Stability Analysis for Dimensional Accuracy Measurement Conditions in Sheet Metal Forming Simulation


By Hironori Imai, Senior Application Engineer, AutoForm Japan.

In recent years, stamping simulation has become indispensable for the design and creation of stamped parts, the assessment of formability and the prediction of issues for dimensional accuracy, which covers dimensional deviation and/or surface defects.

While new materials and new methodologies are being introduced the demand for cost reduction is growing, making highly accurate simulations even more crucial. To effectively utilize the simulation, it is on the one hand decisive to model physical conditions as accurately as possible in virtual model. On the other hand it is also important to focus on the post processing, meaning the evaluation of the results, the analysis of the behavior of the actual panel in the measurement device, and how such behavior can be investigated by using simulation.

Importance of the part checking fixture

Both in simulation and in reality, one of the most important factors that need to be considered to determine the amount of springback is the holding condition of the panel. To measure displacements of the panel due to springback (or the distance from reference) a checking fixture with locating pins and clamps is commonly used; pins and clamps hold the panel in position so that its deviation can be measured from the reference geometry.

If the holding conditions are not appropriate, the panels may deform significantly due to gravity, making it impossible to measure the springback accurately. Therefore, it is very important to evaluate and optimize the stability of the checking fixture. Let’s examine how the checking fixture stability may be evaluated and improved by using AutoForm.

Evaluation of the panel measurement conditions

In most cases, the final condition of the checking fixture is designed by using the assembly conditions as a reference. Hence it is difficult to make changes to the fixture for stamping engineering reasons alone. On the other hand, if the assembly condition is “excessively constrained”, springback compensation will become difficult to converge within reasonable a time frame. Therefore, in these circumstances a special clamping concept (Minimum Clamping Concept) is created only to support the compensation process in stamping engineering. This MCC is required to have a similar orientation than the real measurement device to consider the gravity direction appropriately. As of Workflow / Tool Buy-Off specification, this might be e.g. tooling position, hemming position or car position dependent on subsequent processes/departments.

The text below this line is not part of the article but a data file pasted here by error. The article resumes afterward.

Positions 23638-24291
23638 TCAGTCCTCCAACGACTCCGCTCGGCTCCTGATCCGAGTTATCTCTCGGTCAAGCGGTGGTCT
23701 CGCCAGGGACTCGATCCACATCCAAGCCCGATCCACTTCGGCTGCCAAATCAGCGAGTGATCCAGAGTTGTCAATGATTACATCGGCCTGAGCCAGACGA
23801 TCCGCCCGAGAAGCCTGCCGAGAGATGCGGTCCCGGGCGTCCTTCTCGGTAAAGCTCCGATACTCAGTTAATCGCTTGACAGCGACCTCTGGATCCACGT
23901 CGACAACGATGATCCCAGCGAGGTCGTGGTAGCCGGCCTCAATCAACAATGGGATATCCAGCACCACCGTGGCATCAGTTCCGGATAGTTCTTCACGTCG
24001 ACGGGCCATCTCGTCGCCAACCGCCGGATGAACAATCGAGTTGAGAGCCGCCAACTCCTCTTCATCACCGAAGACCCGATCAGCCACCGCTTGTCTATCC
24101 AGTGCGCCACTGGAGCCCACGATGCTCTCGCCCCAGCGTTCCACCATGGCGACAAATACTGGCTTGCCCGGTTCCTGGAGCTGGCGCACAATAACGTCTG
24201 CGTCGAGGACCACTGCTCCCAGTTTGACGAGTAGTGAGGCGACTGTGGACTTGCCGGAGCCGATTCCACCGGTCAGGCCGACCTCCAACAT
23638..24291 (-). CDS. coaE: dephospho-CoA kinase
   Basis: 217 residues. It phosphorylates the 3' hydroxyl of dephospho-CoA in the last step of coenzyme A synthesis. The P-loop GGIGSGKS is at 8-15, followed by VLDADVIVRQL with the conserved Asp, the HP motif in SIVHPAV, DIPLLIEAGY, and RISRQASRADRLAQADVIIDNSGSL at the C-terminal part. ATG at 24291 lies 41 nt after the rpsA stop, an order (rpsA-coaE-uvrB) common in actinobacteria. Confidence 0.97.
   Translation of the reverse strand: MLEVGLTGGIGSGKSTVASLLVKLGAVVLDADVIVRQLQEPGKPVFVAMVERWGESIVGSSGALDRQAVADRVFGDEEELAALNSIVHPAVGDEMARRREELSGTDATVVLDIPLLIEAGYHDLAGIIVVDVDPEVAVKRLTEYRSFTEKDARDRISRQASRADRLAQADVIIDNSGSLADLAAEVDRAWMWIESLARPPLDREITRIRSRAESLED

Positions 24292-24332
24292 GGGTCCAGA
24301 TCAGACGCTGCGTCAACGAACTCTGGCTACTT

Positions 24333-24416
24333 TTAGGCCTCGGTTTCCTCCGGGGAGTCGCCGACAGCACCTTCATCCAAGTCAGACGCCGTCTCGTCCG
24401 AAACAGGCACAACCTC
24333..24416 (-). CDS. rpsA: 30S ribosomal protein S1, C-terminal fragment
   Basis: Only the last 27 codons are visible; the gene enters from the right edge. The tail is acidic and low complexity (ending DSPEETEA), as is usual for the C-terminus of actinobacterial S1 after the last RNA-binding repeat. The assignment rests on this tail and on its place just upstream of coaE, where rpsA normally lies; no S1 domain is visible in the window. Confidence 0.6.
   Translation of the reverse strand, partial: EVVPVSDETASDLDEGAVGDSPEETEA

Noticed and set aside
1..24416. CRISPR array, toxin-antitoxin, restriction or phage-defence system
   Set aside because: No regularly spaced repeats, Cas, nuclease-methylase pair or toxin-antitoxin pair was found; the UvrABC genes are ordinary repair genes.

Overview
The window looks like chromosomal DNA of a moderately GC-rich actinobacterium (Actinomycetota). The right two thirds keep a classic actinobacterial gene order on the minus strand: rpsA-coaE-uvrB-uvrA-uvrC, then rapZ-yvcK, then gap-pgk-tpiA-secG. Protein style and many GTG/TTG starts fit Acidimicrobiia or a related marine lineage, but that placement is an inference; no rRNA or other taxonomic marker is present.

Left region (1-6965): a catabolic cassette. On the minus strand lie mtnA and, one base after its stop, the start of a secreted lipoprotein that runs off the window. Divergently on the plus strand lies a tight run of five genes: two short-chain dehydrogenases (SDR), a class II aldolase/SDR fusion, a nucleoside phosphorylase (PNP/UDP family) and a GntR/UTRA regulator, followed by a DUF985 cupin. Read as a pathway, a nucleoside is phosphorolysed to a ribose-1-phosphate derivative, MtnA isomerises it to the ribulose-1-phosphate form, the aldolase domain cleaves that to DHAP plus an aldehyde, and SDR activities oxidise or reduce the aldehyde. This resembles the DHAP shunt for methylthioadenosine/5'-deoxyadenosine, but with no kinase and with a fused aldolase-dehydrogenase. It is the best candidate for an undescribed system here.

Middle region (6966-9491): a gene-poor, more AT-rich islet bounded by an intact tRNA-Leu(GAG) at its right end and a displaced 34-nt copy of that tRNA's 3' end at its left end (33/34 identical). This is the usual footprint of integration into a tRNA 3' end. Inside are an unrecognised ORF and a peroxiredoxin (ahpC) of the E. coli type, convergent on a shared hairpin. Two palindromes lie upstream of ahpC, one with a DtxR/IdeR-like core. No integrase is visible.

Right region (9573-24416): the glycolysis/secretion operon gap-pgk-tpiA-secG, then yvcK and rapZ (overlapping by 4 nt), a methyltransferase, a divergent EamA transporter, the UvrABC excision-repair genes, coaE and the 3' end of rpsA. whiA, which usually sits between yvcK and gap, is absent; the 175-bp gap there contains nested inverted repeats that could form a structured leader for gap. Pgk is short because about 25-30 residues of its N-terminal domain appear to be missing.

In this post, special attention is paid to the orientation of the fixture in tool position which might be used for a certain range parts (fender, body side outer, etc.). It supports the panel at some points on the design surface, rotated 90 degrees from car position in order to measure springback at the end of all operations easily. It is not allowed to have the checking fixture in vehicle orientation to satisfy buy-off conditions. Here we determined the supporting position that has the least influence of deflection driven by the gravity, when the panel deforms due to gravity while being placed at 90° from the vehicle orientation.

If the dimensional accuracy of the panel in the defined orientation is achieved by sufficient support of gravity on the fixture a robust measurement condition is realized, leading to the reduction of man-hours needed to modify the panel at assembly due to the accuracy changes.

A pre-deformed blank is used to determine the supporting conditions. The pure stiffness analysis is run from the product data that contains no forming history, in order to distinguish the springback deformation arising from the process and the deformation from gravity. In terms of AutoForm software,  an “M” (measurement) operation is defined and only springback with boundary conditions is calculated. Only product data is needed and it only takes a few minutes.